SharePoint, like any other application that wants to use AD RMS to encrypt or decrypt content, must have a digitally signed manifest that signs the application into the AD RMS hierarchy. This manifest defines those modules that can and cannot be loaded into the address space of the application in order to create a secure environment and protect the unencrypted content in memory. For a manifest to be valid, it must be digitally signed by a certificate authority (CA) that belongs to an AD RMS certificate hierarchy. This can be the production hierarchy with an application-signing CA controlled exclusively by Microsoft, or it can be the preproduction hierarchy that enables developers to self-sign application manifests. Note that a manifest can belong to either hierarchy, but not both. A manifest signed by a production CA is invalid in the preproduction hierarchy and vice versa because the hierarchies have different root authorities. Application manifests are covered in detail in the AD RMS SDK.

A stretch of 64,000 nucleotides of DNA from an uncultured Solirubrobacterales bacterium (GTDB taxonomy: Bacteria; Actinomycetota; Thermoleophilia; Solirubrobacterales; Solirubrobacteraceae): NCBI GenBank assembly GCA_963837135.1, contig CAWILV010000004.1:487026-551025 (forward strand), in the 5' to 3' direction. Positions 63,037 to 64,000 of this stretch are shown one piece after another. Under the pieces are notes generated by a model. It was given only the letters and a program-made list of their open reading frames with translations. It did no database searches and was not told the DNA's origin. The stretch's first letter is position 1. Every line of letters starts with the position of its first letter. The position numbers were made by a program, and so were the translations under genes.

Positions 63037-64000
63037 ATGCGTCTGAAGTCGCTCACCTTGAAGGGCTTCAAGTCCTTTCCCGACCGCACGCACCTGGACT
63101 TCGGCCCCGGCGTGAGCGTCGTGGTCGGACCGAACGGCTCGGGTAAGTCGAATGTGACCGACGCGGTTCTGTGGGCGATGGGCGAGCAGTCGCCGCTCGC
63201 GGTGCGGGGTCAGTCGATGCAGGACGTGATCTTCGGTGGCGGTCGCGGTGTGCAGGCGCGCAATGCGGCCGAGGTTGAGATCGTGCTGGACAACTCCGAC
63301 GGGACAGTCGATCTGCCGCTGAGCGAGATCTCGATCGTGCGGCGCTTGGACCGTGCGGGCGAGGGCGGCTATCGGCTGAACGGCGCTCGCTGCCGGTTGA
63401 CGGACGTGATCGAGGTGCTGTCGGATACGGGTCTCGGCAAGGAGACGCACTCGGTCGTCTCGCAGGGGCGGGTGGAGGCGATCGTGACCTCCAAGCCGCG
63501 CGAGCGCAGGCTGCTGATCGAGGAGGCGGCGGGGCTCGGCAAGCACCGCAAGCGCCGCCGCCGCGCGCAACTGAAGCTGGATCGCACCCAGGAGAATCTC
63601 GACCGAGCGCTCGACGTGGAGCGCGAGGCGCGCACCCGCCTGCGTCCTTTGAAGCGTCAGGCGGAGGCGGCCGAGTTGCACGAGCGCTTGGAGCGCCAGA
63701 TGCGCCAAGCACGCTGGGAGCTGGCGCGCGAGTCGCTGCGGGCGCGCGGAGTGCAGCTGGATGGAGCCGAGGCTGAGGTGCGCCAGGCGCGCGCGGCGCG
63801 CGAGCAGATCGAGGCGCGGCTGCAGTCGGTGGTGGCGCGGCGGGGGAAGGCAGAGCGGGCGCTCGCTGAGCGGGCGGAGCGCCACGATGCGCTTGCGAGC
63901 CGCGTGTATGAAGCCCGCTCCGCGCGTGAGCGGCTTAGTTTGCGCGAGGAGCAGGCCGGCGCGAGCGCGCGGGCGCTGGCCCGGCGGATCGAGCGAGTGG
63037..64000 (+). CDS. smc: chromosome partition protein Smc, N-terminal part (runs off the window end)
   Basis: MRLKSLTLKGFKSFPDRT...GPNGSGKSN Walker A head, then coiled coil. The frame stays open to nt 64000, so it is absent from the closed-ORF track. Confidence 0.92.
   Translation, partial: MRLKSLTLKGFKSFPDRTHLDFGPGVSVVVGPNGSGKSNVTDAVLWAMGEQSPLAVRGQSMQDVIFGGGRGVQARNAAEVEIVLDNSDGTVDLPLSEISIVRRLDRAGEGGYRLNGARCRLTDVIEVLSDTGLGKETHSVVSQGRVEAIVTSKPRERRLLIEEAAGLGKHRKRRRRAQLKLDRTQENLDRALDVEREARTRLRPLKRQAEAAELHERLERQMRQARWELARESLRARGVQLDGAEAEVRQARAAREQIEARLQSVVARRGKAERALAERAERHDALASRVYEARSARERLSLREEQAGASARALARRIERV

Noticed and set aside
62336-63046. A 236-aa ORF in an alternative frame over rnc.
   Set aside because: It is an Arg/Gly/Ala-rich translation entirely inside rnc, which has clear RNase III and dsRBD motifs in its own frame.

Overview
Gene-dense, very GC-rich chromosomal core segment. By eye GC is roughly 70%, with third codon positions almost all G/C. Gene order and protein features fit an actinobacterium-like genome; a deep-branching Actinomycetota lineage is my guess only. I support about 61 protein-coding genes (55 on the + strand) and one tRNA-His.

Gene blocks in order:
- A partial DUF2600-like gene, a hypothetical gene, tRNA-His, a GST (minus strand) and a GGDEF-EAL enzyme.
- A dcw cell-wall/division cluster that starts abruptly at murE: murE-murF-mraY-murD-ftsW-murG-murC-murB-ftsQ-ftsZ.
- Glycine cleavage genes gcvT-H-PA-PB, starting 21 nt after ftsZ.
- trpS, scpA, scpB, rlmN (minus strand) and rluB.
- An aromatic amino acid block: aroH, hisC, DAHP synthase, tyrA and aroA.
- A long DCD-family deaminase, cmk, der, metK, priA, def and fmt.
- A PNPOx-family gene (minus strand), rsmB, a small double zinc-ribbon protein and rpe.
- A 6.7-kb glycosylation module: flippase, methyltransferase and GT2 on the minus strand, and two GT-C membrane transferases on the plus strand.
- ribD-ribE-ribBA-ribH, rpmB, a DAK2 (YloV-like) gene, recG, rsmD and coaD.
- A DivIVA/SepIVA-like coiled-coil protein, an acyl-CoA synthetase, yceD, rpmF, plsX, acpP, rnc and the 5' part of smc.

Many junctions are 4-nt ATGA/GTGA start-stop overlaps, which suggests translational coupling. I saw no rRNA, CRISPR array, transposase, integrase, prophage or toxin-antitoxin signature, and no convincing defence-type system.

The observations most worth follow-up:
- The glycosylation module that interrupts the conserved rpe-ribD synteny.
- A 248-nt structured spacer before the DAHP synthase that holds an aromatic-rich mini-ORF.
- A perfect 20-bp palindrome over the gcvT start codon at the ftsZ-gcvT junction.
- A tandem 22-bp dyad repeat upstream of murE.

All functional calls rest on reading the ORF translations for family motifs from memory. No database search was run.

When you install the first AD RMS server in an Active Directory forest, you implicitly establish the AD RMS hierarchy. By default, the AD RMS installation routine uses a Microsoft DRM Server Self Enrollment Service CA to issue the Server Licensor Certificate (SLC), which is part of the hierarchy that leads back to the Microsoft DRM Production Root at the root of trust. Figure 1 shows this certification chain, derived from the SLC of a production AD RMS server. If you want to examine the AD RMS hierarchy in your own environment, check out the companion material, which includes the AD RMS Certificate Chain tool (CertificateChain.exe).